Blockade of Receptor for Advanced Glycation End Products in a Model of Type 1 Diabetic Leukoencephalopathy
Humans with type 1 diabetes mellitus (DM) are subject to the development of diabetic leukoencephalopathy (DLE) with cognitive decline, brain atrophy, and white matter abnormalities. We examined advanced glycation end products (AGE) and upregulation of their receptor (RAGE) stimulated by persistent hyperglycemia as a causative pathway, intervening with RAGE blockade in a murine DLE model of type 1 (streptozotocin) DM. Over 8 months, DM mice received intraperitoneal injections of soluble RAGE or placebo alongside non-DM mice and RAGE−/− mice. Cognitive testing and magnetic resonance imaging (T2, magnetization transfer, diffusion tensor imaging), neuronal and oligodendroglial counts, synaptic and myelin measures, and RAGE–nuclear factor (NF)-κB pathway assessment was performed serially. DM mice developed cognitive deficits after 8 to 20 weeks of DM, oligodendroglial loss after 3 months, brain atrophy after 5 months, loss of synaptic machinery and fractional anisotropy at 8 months, and RAGE–NF-κB pathway activation. DM mice receiving soluble RAGE and RAGE−/− DM mice were protected from most of these abnormalities. Although DM led to NF-κB upregulation, NF-κB–mediated gene transcription was downregulated at 8 months, possibly due to later upregulation of transcription repressors B-cell lymphoma 3-encoded protein and NF-κB inhibitor Iκβζ. Blockade of RAGE has therapeutic importance in type 1 DM–mediated DLE within the complex regulation of NF-κB.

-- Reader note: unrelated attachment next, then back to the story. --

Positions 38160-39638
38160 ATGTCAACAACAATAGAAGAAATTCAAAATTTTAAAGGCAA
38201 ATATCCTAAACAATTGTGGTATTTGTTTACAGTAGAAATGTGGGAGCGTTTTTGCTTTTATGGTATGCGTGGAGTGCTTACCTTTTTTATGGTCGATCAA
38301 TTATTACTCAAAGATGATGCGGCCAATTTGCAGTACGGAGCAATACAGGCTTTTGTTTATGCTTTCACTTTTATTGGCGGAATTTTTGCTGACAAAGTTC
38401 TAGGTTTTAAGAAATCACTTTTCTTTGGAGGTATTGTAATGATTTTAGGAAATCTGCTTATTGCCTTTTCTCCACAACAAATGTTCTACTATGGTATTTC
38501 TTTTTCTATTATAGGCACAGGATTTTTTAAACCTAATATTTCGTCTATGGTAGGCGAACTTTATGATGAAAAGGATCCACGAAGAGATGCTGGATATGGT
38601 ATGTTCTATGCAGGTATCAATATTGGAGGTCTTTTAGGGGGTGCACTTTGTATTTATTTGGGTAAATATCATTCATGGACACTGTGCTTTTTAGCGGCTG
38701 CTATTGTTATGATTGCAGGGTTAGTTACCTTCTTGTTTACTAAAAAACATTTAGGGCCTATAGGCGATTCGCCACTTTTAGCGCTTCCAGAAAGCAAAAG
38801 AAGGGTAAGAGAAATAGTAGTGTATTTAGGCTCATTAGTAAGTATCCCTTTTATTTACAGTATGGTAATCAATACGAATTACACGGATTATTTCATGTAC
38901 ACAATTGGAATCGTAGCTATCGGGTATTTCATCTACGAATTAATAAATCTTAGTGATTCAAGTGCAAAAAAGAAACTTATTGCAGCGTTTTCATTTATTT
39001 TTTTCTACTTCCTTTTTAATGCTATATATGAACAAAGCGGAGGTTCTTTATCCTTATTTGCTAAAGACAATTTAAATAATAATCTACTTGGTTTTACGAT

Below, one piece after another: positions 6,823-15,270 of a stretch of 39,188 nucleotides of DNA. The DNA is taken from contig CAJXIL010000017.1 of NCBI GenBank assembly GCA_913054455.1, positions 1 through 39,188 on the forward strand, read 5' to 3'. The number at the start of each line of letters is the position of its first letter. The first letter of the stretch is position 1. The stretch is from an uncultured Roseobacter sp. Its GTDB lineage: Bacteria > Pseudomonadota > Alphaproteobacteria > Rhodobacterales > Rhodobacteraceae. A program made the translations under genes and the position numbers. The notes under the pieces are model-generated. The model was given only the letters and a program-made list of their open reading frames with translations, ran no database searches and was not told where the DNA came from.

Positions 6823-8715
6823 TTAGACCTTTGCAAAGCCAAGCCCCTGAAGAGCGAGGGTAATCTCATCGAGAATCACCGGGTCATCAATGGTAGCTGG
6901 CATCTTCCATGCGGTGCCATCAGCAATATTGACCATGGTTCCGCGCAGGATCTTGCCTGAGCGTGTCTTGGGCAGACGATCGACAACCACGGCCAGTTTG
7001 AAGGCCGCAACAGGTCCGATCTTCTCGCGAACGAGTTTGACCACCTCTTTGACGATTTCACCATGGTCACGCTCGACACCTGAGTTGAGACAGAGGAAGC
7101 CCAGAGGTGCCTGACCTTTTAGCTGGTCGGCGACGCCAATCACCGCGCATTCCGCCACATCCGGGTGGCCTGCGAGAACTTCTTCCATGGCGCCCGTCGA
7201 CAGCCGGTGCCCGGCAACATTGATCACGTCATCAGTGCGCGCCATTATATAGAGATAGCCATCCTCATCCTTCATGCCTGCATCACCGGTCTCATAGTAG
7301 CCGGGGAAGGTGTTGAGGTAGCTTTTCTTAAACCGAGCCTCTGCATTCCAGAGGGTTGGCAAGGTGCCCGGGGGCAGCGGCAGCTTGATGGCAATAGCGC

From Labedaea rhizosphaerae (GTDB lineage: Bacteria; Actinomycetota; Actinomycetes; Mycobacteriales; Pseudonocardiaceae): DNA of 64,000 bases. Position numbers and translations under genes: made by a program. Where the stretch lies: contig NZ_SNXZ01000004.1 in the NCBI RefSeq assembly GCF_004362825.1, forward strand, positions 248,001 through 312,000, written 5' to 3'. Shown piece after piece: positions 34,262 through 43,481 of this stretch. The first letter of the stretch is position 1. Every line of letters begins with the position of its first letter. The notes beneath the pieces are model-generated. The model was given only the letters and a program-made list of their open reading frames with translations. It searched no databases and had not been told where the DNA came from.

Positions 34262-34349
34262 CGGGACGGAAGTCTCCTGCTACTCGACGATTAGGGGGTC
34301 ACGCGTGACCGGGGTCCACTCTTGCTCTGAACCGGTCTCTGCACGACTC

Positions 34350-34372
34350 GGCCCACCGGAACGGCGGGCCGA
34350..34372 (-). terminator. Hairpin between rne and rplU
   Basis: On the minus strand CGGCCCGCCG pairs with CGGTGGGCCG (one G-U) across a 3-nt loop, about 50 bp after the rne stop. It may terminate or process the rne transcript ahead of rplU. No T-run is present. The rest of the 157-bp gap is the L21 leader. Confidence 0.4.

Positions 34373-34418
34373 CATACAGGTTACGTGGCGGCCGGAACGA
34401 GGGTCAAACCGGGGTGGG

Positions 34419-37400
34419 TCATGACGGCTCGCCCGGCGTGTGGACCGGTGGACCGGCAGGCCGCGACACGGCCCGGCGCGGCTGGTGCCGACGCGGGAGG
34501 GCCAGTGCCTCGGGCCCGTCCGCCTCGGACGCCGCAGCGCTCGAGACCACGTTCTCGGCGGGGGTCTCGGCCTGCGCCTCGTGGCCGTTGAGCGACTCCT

- Received March 14, 2012.
- Accepted July 9, 2012.
- © 2012 by the American Diabetes Association.
Readers may use this article as long as the work is properly cited, the use is educational and not for profit, and the work is not altered. See http://creativecommons.org/licenses/by-nc-nd/3.0/ for details.